Eight Rare Finds at the 2017 Japanese Classic Car Show

Now in its 13th year, the annual Japanese Classic Car Show in Long Beach, California has become one of the premiere Japanese car shows in the country. While the show isn’t a monster in size, it packs a ton of quality into a relatively small space and it’s all but guaranteed that every show goer will see something that they’ve not only never seen before, but never even heard of before.

Here are eight of the rarest cars we found at this year’s Japanese Classic Car Show, along with some bonus photos.

1971 Subaru 360 “Yacht”

One of just six built in this configuration by car-crazed visionary and founder of Subaru of America, Malcom Bricklin, this 360 Yacht is based on a standard 360 coupe. It was inspired by the Fiat 600 Jolly, a diminutive, surrey-topped runabout used by many a wealthy playboy to get across his estate grounds to the waiting yacht on his private dock. With a 360-cc, two-cylinder, two-stroke engine, it was the perfect car for the job. We’re not sure we’ll ever see another.

1985 Mitsubishi Delica L300

Never sold in the U.S., the Delica’s name is taken from the term “Delivery Car” and represents a series of compact work and passenger vans and trucks. This is a passenger version with plenty of added garnish in the form of a 4×4 drivetrain (courtesy of the Mitsubishi Montero), a turbo diesel engine and an intake snorkel said to be original to the vehicle.

Isuzu 117 Coupe
The Isuzu 117 Coupe is one of the prettiest cars to come out of Japan from any era, with styling by none other than Giorgetto Giugiaro. Limited, hand-built production began in 1968 and engine choices would include a series of gas and diesel four-cylinders, some with dual overhead cams and fuel injection—heady stuff for the time. This is an excellent example of an early Japanese sports car which is often overlooked by collectors, having not been sold in the U.S. originally.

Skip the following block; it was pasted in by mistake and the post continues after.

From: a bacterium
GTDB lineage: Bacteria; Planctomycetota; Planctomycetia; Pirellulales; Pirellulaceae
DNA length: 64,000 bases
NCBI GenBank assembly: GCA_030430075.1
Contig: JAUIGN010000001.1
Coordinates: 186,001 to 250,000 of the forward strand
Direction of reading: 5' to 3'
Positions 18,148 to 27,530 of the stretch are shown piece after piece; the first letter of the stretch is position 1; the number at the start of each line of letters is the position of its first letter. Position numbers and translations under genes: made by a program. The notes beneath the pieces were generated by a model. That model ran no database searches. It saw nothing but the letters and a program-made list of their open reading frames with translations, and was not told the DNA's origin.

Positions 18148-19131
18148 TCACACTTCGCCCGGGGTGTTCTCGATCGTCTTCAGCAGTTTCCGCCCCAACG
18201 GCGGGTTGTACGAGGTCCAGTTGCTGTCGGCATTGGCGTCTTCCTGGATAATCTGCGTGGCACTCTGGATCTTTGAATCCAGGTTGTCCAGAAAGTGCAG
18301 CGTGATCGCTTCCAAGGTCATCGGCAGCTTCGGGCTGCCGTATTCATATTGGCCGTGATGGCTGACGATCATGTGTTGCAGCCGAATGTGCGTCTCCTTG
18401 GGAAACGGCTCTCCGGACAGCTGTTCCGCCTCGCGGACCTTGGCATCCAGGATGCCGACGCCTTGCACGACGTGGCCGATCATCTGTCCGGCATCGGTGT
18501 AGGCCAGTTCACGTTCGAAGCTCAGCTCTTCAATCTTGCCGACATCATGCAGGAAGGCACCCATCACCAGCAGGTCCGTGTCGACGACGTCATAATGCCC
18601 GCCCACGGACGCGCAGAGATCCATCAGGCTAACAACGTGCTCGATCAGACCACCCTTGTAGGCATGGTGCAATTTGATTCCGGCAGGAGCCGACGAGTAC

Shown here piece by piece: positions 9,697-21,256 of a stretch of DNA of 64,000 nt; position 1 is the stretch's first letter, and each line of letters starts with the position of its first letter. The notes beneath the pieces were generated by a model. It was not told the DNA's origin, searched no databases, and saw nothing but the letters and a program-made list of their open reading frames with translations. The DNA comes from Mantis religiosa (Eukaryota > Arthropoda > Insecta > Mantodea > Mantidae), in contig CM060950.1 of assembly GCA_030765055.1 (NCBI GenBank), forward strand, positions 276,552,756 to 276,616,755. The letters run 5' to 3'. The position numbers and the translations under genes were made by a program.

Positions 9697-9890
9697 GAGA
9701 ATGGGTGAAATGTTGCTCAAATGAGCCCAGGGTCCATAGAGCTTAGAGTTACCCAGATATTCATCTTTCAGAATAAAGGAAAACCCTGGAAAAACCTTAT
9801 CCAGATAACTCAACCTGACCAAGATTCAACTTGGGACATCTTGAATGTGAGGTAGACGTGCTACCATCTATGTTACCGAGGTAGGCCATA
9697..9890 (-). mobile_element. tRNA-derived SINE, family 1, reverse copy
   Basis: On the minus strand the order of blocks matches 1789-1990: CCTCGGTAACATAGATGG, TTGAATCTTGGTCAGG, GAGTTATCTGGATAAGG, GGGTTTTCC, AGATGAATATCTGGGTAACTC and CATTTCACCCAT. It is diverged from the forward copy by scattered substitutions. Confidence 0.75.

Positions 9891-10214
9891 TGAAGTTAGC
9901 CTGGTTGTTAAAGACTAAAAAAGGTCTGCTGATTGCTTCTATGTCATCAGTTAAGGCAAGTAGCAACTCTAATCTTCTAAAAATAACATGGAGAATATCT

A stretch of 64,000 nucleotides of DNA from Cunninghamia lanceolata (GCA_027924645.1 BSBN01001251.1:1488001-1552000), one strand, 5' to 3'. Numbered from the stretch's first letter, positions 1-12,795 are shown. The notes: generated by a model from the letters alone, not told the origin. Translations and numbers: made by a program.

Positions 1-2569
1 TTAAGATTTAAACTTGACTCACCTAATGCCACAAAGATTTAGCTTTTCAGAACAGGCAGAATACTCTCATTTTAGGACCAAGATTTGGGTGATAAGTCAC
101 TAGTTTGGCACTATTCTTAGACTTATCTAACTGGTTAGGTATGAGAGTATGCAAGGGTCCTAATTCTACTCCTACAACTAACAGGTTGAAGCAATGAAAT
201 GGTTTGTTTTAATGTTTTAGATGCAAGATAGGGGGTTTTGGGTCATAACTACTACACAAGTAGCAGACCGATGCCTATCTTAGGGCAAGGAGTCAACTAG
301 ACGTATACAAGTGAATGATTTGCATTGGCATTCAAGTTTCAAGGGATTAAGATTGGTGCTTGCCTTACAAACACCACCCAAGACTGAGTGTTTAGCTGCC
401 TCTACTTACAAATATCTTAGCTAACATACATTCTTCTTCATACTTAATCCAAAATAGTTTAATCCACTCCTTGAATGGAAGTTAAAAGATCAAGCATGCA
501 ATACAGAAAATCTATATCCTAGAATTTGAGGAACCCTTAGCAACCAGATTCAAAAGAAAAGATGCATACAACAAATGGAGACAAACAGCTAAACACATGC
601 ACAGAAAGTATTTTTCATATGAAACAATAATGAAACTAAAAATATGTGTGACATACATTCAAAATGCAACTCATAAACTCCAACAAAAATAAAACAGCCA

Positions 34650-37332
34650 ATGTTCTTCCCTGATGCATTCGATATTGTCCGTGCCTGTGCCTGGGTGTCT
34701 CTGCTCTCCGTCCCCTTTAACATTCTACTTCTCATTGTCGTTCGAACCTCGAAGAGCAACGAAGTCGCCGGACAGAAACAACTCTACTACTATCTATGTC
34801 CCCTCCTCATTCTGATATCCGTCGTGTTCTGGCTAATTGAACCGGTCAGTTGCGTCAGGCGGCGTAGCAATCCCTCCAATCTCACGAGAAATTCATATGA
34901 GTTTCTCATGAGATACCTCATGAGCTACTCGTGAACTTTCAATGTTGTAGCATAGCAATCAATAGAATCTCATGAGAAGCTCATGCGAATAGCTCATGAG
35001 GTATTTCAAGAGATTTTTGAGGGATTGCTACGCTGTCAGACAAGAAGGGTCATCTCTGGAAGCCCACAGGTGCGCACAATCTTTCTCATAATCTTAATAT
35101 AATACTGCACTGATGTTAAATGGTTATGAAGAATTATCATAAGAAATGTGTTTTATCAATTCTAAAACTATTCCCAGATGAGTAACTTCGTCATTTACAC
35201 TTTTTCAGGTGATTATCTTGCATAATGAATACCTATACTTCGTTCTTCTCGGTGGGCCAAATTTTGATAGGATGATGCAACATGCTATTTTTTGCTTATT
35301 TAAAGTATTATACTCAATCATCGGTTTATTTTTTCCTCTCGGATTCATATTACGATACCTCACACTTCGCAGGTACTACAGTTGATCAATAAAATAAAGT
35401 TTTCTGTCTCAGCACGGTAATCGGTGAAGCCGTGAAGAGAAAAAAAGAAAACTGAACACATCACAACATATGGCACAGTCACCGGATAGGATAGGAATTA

1970 Datsun 240Z “Bonneville”

This 240Z was built by Nissan Technical Center and Competition Department employees to break the stock-body F/GT class land speed world record at the Bonneville Salt Flats, a feat it accomplished in 1976 with a speed of 166.037 mph. The record would stand nearly a decade, until being broken in 1985, then reconquered by another 240Z in 2010 at 172.974 mph. This car is still owned by Nissan.

1965 Honda T500

The T500 is a slightly larger version of the T360 pickup truck – the first production automobile to be sold by Honda. With a 38-hp, 531-cc DOHC inline-four, the T500 had a 9,000-rpm redline and a top speed of about 65 mph. The engine itself was basically a detuned version of that found in the S500 sports car. Over 10,000 were built between 1964 and 1967 and all were available in just one color: moss green.

Honda City and Motocompo

The first-generation Honda City was a forward thinking car and the smallest offered by Honda at the time of its introduction in 1981. This three-door hatchback version was sold with an optional 50-cc folding Motocompo scooter that fit neatly in the cargo bay and was designed to operate in congested Japanese urban areas too tight for even the small City. To see both together in the U.S. is a rare thing, as neither were built for the American market.

Toyota Celica “IMSA Camel GT”

In 1983, Toyota and Dan Gurney’s All American Racers began an IMSA Camel GT campaign with the last of the rear-drive Toyota Celica sports coupes. This car contested the GTU class, for cars under 3.0-liters and while it didn’t win a championship, GTU Celicas racked up 10 wins over several seasons against the dominant Mazda RX-7 GTU cars of the day.

Mazda RX-7 FC “Racing Beat California Roadster”

Instead of waiting for Mazda to produce its own version of the second-generation, “FC”-series RX-7, prominent aftermarket Mazda rotary specialist Racing Beat built its own. This car is the actual prototype as featured in several period magazines and is still owned by the Southern California-based Racing Beat. Seam welding, tubular reinforcements, and a taller central driveline tunnel helped to increase structural rigidity—especially important with the car’s tuned 241-hp engine, capable of getting this roadster to 144 mph. Later, the special “California” style front end with blacked-out headlight covers would be offered to customers in kit form. To find a car with the kit installed is very rare today.



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